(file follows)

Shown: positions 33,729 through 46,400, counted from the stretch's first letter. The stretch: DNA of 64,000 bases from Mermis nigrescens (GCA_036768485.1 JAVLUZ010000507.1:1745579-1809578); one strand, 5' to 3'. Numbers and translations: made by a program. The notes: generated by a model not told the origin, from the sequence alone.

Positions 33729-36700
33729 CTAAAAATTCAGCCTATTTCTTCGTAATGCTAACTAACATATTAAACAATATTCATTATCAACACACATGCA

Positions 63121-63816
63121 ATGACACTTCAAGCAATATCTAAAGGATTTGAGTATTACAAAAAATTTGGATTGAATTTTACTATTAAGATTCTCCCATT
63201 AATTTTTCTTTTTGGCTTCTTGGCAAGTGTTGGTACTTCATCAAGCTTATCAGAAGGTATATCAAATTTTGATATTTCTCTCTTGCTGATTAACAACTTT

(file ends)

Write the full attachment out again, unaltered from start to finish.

Shown: positions 33,729 through 46,400, counted from the stretch's first letter. The stretch: DNA of 64,000 bases from Mermis nigrescens (GCA_036768485.1 JAVLUZ010000507.1:1745579-1809578); one strand, 5' to 3'. Numbers and translations: made by a program. The notes: generated by a model not told the origin, from the sequence alone.

Positions 33729-36700
33729 CTAAAAATTCAGCCTATTTCTTCGTAATGCTAACTAACATATTAAACAATATTCATTATCAACACACATGCA

Positions 63121-63816
63121 ATGACACTTCAAGCAATATCTAAAGGATTTGAGTATTACAAAAAATTTGGATTGAATTTTACTATTAAGATTCTCCCATT
63201 AATTTTTCTTTTTGGCTTCTTGGCAAGTGTTGGTACTTCATCAAGCTTATCAGAAGGTATATCAAATTTTGATATTTCTCTCTTGCTGATTAACAACTTT